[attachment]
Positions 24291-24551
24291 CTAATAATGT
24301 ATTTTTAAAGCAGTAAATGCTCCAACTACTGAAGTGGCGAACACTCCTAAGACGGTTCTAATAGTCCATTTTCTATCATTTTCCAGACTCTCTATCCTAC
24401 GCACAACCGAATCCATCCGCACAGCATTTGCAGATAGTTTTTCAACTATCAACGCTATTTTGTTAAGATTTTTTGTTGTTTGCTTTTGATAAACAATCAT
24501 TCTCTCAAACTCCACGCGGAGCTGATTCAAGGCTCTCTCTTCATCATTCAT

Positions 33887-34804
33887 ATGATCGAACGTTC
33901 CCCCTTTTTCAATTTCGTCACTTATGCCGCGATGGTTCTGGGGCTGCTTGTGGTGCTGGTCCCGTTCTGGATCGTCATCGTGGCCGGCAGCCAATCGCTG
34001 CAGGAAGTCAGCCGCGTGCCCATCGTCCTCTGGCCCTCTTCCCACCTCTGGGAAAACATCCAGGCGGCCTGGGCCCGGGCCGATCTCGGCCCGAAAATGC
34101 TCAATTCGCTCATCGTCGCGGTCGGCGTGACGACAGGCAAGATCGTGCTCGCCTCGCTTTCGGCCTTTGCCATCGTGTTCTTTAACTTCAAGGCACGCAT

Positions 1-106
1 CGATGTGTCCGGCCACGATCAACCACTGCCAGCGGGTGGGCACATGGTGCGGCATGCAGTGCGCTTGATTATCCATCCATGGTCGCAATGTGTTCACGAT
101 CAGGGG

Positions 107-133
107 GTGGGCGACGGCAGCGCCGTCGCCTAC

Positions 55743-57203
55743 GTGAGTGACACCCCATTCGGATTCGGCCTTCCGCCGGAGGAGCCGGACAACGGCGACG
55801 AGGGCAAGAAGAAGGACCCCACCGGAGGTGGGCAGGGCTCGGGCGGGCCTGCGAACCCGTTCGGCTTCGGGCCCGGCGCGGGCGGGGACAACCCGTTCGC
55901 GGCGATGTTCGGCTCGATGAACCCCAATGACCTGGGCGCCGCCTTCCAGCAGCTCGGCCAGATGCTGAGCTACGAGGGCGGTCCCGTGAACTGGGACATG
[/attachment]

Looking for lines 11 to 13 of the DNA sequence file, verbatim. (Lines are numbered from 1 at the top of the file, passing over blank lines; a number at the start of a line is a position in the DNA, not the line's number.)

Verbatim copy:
Positions 1-106
1 CGATGTGTCCGGCCACGATCAACCACTGCCAGCGGGTGGGCACATGGTGCGGCATGCAGTGCGCTTGATTATCCATCCATGGTCGCAATGTGTTCACGAT
101 CAGGGG